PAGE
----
A study of adolescent autistic girls confirmed how exhausting socialising can be, especially in groups and coping with ‘too many opinions’ and feeling they needed to act as a peacemaker when conflict and disagreements occurred within a friendship group (Foggo & Webster, 2017). Adolescent autistic boys can have difficulty understanding and knowing how to respond to the joking behaviour of their male peers. They can misinterpret intentions and become confused and agitated (Sedgewick et al., 2018), increasing peer alienation. In a group situation, there can be anxiety for both adolescent autistic girls and boys due to being watched by multiple people at once (Cresswell et al., 2019). We have also recognised difficulty with linguistic processing when several people are talking at the same time. For autistic adolescents, two are company, and three a crowd.

Motivation, perception, and maintenance

An autistic adolescent may be motivated to make and maintain friendships but may not achieve social success, as illustrated in the following quotation from the parent of an autistic adolescent girl in a study by Cook et al. (2018).

It always goes spectacularly wrong…she likes the idea of it, so she’d love getting dressed up and going, and she’d love to see everyone for about 5 minutes, and then she’s got no idea what to do next. None of them knows how to make conversations, how to carry an evening, how to structure and plan it.”

Due to problems with Theory of Mind abilities, that is, perceiving and reading non-verbal communication and social context, it can be difficult to determine peers’ intentions, as described in another quote from the same study.

Leah tended to assume everyone is against her and doesn’t correctly perceive friendship situations.

Autistic adolescents can be increasingly aware of being socially naïve and making a social faux pas. The worry about social rejection and conspicuous errors can lead to social phobia and increased social withdrawal. An autistic teenager said, ‘I live in a constant state of performance anxiety over day-to-day social encounters.’ Aversive social experiences with peers can lead to the assumption that everyone is against them and to misperceiving or not recognising friendly intentions when they do occur. This may contribute to becoming a recluse at home and not wanting to leave the safe sanctuary of their bedroom.

When a friendship does occur, one of the difficulties for autistic adolescents is knowing how to maintain that friendship. They may struggle with unspoken rules, such as how often to make contact using social media; appropriate topics of reciprocal conversations on mutual interests and experiences; what might be suitable for empathic comments and gestures; and how they should be generous or tolerant about disagreements. Autistic teenagers can tend to be ‘black or white’ in their concept of friendship, such that when a friend makes a transgression of a friendship expectation or ‘rule’, the autistic teenager may coldly end the friendship rather than seek reconciliation. Sometimes, when the neurotypical friend ends the relationship, the autistic adolescent can experience considerable emotional distress, especially when not knowing exactly why the friendship ended; they may experience a deep sense of confusion and betrayal.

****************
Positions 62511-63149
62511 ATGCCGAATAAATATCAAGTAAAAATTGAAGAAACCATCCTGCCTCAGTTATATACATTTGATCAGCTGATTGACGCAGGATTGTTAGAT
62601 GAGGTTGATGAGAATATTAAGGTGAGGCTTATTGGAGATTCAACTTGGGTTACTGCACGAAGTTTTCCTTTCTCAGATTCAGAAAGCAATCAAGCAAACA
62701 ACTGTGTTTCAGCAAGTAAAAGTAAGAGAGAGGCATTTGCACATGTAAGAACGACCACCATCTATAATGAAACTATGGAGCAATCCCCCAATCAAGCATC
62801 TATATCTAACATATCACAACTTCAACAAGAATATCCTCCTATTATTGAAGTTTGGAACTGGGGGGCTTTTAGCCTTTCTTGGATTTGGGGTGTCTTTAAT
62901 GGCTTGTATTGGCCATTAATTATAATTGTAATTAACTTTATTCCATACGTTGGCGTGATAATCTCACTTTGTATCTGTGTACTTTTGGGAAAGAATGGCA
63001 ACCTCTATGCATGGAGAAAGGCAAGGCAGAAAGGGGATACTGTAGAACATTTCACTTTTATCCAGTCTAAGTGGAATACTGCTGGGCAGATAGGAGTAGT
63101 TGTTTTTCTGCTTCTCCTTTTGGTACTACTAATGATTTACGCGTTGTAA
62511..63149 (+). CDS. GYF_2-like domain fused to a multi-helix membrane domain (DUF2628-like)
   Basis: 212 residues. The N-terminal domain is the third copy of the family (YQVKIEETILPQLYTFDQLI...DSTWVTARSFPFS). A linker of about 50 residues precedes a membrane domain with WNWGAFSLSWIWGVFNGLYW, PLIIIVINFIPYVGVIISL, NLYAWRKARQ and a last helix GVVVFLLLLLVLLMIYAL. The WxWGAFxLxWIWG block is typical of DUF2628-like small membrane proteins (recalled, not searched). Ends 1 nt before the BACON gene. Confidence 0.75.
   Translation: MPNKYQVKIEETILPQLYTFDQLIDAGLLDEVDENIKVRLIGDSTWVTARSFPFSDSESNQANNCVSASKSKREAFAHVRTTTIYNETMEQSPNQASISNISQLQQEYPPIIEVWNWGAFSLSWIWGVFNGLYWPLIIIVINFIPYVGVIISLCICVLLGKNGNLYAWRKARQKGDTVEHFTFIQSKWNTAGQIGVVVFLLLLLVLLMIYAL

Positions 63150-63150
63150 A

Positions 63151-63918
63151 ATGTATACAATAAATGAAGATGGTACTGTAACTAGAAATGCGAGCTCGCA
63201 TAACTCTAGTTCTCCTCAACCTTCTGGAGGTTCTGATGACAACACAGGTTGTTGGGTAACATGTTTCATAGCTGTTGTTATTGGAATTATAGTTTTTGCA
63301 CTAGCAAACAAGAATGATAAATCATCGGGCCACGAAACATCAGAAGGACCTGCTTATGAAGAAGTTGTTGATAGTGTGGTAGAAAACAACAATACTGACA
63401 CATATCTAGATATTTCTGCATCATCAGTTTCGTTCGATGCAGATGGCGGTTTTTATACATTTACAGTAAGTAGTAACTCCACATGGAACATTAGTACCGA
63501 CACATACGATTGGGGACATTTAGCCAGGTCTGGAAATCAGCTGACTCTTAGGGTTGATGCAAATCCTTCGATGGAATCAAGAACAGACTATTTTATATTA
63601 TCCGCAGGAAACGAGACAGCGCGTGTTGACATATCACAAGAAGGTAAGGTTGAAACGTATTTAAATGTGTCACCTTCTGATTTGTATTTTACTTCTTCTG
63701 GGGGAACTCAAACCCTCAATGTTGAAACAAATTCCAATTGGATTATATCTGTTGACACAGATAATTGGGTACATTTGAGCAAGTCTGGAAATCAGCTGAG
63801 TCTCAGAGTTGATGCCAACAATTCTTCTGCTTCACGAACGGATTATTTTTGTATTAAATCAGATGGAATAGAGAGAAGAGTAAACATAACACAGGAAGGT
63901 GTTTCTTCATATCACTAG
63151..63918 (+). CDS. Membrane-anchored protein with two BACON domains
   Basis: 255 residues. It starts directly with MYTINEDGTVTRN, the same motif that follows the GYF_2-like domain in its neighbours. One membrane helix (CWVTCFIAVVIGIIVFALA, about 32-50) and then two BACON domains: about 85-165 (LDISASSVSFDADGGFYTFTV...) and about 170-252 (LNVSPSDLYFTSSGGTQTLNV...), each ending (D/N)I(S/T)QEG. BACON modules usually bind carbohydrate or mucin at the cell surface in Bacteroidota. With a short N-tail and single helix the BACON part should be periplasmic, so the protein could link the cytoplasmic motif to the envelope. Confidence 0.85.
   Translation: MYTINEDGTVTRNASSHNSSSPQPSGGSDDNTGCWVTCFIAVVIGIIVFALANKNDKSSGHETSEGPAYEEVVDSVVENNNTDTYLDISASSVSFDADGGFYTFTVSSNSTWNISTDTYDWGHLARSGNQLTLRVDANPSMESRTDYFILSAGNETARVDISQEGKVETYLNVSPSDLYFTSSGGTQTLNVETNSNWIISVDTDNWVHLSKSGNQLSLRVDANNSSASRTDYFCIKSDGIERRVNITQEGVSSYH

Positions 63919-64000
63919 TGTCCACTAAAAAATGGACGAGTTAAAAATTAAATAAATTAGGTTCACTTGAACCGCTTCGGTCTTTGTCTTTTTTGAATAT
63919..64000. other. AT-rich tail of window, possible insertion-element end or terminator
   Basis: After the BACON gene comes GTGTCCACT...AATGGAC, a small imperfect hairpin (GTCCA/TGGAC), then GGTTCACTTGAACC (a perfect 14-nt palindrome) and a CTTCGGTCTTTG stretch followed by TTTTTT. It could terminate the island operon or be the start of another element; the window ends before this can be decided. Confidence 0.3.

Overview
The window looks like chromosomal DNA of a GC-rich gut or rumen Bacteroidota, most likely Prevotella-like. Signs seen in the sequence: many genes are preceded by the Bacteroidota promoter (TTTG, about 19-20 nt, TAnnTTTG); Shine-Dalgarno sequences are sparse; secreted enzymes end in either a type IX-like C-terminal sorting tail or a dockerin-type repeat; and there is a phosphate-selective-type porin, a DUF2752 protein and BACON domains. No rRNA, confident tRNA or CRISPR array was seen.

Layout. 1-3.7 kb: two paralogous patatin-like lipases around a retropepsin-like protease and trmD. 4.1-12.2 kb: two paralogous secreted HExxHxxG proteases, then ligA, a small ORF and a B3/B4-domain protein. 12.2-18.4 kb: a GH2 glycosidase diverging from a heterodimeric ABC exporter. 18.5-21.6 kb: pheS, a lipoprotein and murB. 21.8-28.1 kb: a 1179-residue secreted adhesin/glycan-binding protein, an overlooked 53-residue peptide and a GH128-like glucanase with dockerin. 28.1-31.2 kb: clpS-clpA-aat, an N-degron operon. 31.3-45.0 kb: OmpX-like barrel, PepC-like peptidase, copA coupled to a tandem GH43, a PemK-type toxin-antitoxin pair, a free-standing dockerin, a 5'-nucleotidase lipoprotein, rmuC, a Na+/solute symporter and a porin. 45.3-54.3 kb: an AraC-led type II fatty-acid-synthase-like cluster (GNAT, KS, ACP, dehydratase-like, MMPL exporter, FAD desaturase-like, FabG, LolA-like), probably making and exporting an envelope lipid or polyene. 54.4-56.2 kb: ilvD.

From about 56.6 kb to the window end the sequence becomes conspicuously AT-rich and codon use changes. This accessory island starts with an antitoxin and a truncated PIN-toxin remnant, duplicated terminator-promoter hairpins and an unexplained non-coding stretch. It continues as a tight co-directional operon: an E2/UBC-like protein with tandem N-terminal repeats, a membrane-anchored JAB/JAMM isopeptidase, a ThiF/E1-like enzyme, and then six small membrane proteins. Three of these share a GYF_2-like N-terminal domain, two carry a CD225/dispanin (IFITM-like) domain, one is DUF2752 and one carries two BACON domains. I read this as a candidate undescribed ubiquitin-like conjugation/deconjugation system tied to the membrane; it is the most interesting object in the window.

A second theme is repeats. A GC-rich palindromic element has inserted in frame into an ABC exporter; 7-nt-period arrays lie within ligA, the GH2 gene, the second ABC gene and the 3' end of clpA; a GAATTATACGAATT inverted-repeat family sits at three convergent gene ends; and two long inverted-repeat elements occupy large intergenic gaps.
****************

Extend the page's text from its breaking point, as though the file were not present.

Where to from here?

We have created two consecutive half-day presentations exploring autism and friendship to be webcast on the 17th of July 2023. Both webcasts describe friendship issues and how to help, with the morning focussing on children from 3 – 12 years old and the afternoon focussing on adolescents. We designed the webcasts for parents, teachers, and professionals, including psychologists and speech pathologists who wish to support autistic children and teenagers to build connections with their peers.

Exploring Friendship in the Primary Years

Exploring Friendship in High School


Cook et al. (2018) European Journal of Special Needs Education

Cresswell, Hinch and Cage (2019) Research in ASD 61

Dean et al. (2023). Women’s Health 19

Foggo & Webster, 2017 Research in ASD 35

Kuo et al. (2013) Autism

Platos and Pisula, (2021) Research in ASD 81

Sedgewick, Hill and Pellicano 2018 Autism